In this section, we will learn what the attributes are and how to use them in HTML.
What are Attributes in HTML?
Attributes are a set of keywords we use in the opening tag of HTML elements in order to control the behavior and properties of the HTML elements!
For example, there’s an HTML element called <img> by which we can import an image into an HTML document. Now the imported image might have a dimension other than what we might need. For this reason, this element has two attributes named width and height, by which we can control the width and height of the imported image in the HTML document.
In short, there are many attributes are out there, some of them are general (meaning they can be applied to any HTML element) and some of them are specific to only one or a few HTML elements.
As we go along, you’ll see these attributes in greater details.
HTML Attributes Syntax and Declarations
This is the syntax of calling an attribute:
<element-name attribute-name = “value”> </element-name>
As you can see, an attribute comes within the opening tag of an element. Also, if the target element has only one tag, then obviously we have one place to put the attribute.
`attribute-name`: this is the attribute that we want to set for the target HTML element.
`”value”`: This is the value that we assign to the target attribute. Note that even if the value of the target attribute is a number, we still surround that value within a pair of double quotation marks. Also, we use the equal `=` operator when assigning a value to an attribute.
Other than attributes with values, there are attributes that don’t take any value! Simply put, those attributes within the open tag of an HTML element and they will affect the target HTML element.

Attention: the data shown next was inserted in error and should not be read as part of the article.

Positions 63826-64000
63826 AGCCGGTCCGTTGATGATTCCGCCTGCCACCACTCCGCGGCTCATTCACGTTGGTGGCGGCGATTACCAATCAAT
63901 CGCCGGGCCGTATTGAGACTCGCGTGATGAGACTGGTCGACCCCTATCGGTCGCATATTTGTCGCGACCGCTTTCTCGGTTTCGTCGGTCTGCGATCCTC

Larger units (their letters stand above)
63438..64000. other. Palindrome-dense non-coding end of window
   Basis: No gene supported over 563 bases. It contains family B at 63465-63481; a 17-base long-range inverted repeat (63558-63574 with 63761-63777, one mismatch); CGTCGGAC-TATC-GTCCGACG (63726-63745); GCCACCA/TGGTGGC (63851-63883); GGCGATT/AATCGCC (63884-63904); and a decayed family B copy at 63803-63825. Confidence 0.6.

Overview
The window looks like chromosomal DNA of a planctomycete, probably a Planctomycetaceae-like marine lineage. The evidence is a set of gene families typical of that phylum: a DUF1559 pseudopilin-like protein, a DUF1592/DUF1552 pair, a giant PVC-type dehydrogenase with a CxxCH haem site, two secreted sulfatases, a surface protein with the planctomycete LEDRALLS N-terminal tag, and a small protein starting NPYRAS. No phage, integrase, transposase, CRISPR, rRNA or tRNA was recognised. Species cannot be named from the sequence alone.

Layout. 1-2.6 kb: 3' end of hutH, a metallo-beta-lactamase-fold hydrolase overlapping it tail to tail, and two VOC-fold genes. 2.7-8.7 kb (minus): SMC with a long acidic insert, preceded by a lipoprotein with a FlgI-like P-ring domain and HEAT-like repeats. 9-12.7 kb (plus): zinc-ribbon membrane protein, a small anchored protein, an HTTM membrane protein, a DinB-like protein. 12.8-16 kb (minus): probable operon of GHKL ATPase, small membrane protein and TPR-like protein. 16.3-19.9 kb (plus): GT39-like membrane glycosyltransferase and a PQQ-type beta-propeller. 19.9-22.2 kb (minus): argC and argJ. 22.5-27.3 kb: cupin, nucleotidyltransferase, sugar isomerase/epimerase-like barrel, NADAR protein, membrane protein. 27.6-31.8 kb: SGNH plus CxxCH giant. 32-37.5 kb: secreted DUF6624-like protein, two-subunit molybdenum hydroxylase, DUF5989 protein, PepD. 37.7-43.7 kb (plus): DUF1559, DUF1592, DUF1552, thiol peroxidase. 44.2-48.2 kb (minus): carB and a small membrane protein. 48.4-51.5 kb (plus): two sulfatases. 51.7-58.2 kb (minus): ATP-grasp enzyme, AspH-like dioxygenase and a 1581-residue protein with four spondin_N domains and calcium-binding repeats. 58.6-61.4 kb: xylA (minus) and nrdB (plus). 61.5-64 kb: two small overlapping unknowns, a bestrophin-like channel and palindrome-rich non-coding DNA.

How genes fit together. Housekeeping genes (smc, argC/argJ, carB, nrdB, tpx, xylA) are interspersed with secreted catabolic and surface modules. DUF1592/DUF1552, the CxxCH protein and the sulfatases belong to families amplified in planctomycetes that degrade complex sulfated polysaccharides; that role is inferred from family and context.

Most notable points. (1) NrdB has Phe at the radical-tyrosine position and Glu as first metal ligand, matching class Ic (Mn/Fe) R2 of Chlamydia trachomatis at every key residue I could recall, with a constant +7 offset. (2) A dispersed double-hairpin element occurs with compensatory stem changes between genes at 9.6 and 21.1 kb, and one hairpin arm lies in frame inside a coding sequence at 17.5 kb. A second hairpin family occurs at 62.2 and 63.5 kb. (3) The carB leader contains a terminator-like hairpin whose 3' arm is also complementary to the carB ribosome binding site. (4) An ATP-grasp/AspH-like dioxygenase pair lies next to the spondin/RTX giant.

For example, there’s an attribute called `readonly` and if we add this attribute to an element of type <input>, the target element becomes read-only! Meaning you can’t use the target element to enter a data into the page.
Alright, now let’s move on and see the most known attributes used in HTML.
HTML title Attribute
The title attribute is used to add a title to an HTML element. The value we set for this attribute usually is a small string value describing the content of the target HTML element.
Note that browsers render the value of the title attribute in a form of tooltip and when you bring the mouse cursor on top of the content of the target element, the value of the title attribute will appear.
Example: using title attribute in HTML
See the Pen using title attribute in HTML by Omid Dehghan (@odchan1) on CodePen.
If you run this document and bring the mouse cursor on top of the rendered image, you’ll see a tooltip appear right next to the cursor that contains the value of the title attribute.
HTML Global Attributes
The global attributes are those that we can use in every HTML element out there. For example, the title attribute you saw in the last example is one of them. You can check the HTML global attributes section to see the list of global attributes in HTML.
HTML style Attribute
The style attribute is a way of styling the appearance of the target element’s content. The value we set for this attribute is basically the properties of CSS! For example, one of these properties is called `font-size` by which we can increase or decrease the size of a text content.
So if we call this attribute in an HTML <p> element and set the `font-size` property as its value for example, the font size of the text content of the <p> element will take effect and either increase or decrease in size (depending on the value we put for the font-size property).
<p style = “font-size = 30px”>content…</p>
Note that the `style` attribute is a door to the CSS world! This means if you want, you can add as many CSS properties as you want to the target HTML element, hence change its appearance entirely!